The story goes like this: On October 12, 1960, there was a meeting of the General Assembly of the United Nations. During a speech by Philippine delegate Lorenzo Sumulong, Khrushchev started slamming his shoe on the rostrum to express his anger with Sumulong.
There’s even a photo of Khrushchev with his shoe, raving madly. Looks photoshopped – because it is. What happened?
Nikita Khrushchev speaking at the UN Assembly on September 23, 1960Getty Images
The atmosphere was agitated. Also, Romanian Foreign Vice-minister Eduard Mezincescu behaved in such a way that his microphone had to be turned off, and Assembly President Frederick Boland banged his gavel so hard that it broke.
Representatives of Western countries blamed the USSR and its policy towards Hungary. Then the talk switched to African colonies, and Khrushchev gave an emotional speech, scolding imperialist states - “the colonizers.” After that, the head of the Philippine delegation Lorenzo Sumulong took the floor and implied that the USSR was also a colonizing state: "The peoples of Eastern Europe and elsewhere which have been deprived of the free exercise of their civil and political rights and which have been swallowed up, so to speak, by the Soviet Union."
Photo montage of the shoe.
This outraged Khrushchev quickly approached the rostrum and shoved Sumulong to the side with a gesture of his hand. He then went to the microphone and gave his answer, calling Sumulong "a jerk, a stooge, a lackey," and a "toady of American imperialism." All this was out of order, but nothing could be done. When finished, Khrushchev returned to his seat.
As Sumulong continued his denunciation of the communist regime, the Soviet leader became more infuriated. He raised his hand to speak but was ignored. And then…
As Khrushchev’s personal interpreter Viktor Sukhodrev recalls in his memoirs, the General Secretary started banging his fist on the table to attract Boland’s attention. In his hand, Khrushchev held his watch, fiddling with it during the assembly.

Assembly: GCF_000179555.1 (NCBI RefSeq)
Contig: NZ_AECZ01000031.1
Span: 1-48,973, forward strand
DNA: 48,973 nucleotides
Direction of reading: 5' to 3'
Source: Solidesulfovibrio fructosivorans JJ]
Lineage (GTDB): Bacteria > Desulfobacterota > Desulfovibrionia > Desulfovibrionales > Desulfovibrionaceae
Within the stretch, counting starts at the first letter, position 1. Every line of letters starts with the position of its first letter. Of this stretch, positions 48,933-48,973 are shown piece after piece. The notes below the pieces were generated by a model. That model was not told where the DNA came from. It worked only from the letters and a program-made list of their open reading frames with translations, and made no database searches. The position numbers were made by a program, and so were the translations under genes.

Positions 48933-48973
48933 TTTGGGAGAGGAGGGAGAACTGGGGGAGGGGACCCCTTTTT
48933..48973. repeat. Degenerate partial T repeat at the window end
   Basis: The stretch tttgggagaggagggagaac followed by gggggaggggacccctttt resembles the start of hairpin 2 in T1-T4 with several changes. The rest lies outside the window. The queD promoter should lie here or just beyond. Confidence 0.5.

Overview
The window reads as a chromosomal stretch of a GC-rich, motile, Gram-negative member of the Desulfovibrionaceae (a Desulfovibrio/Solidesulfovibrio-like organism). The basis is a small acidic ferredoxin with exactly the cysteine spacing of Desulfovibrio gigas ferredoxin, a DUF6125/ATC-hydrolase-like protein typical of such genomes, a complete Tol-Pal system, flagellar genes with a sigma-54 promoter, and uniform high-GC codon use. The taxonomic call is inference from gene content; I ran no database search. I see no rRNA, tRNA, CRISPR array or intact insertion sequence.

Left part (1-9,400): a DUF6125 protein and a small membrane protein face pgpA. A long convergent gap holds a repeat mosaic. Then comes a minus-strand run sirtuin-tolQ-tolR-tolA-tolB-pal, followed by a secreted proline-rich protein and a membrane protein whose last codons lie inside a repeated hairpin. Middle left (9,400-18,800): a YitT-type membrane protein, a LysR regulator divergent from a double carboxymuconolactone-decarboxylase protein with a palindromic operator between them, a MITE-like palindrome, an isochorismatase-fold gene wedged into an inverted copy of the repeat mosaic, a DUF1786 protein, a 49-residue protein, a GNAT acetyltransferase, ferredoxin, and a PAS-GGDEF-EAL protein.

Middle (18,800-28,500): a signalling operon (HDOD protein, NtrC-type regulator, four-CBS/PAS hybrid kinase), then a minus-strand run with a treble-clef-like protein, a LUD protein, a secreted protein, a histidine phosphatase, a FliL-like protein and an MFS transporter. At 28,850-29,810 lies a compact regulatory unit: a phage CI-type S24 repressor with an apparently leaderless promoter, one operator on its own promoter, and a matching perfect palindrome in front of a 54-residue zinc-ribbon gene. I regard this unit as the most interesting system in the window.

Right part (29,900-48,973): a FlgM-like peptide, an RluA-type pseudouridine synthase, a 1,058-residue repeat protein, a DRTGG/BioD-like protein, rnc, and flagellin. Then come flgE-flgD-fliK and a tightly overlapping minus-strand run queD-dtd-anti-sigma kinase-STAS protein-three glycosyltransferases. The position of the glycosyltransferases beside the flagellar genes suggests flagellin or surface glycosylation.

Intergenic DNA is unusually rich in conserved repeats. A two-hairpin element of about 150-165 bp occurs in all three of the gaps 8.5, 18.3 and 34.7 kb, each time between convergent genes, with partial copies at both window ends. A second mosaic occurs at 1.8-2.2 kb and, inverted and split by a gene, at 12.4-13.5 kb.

Sukhodrev relates Khrushchev’s words: “I began to bang with my fist, and I saw that my watch stopped. Damn, he said, broke my watch because of this
The actual photo of Nikita Khrushchev and Soviet Minister of Foreign Affairs Andrey Gromyko (R) at the meeting of the General Assembly of the United Nations on October 12, 1960. Red circle marks the shoe on Khrushchev's table.AFP
James Feron, a Times journalist who was also present, recalls, "I
John Loengard, former photo editor for Life is "certain" that Khrushchev "did not bang his shoe on the desk," but that "he certainly meant to do so." According to Loengard, Khrushchev "reached down and took off a brown loafer from his right foot and put it on the desk. He grinned to delegates from the United Arab Republic who sat across the aisle and mimed (with an empty hand) that the next time he'd use the shoe to bang. I can assure you that every camera in the booth was trained on Khrushchev, waiting for him to use the shoe. He only put it on again and left. None of us missed the photo, which would have been a serious professional error. The event never occurred."
According to German journalist Walter Heinkels, a shoemaker in Pirmasens said he had seen a photo of the shoe in a newspaper and recognized it as his own. West Germany had sent 30,000 pairs of shoes to the Soviet Union, of which 2,000 pairs were good low shoes, and one might have found its way to Khrushchev.
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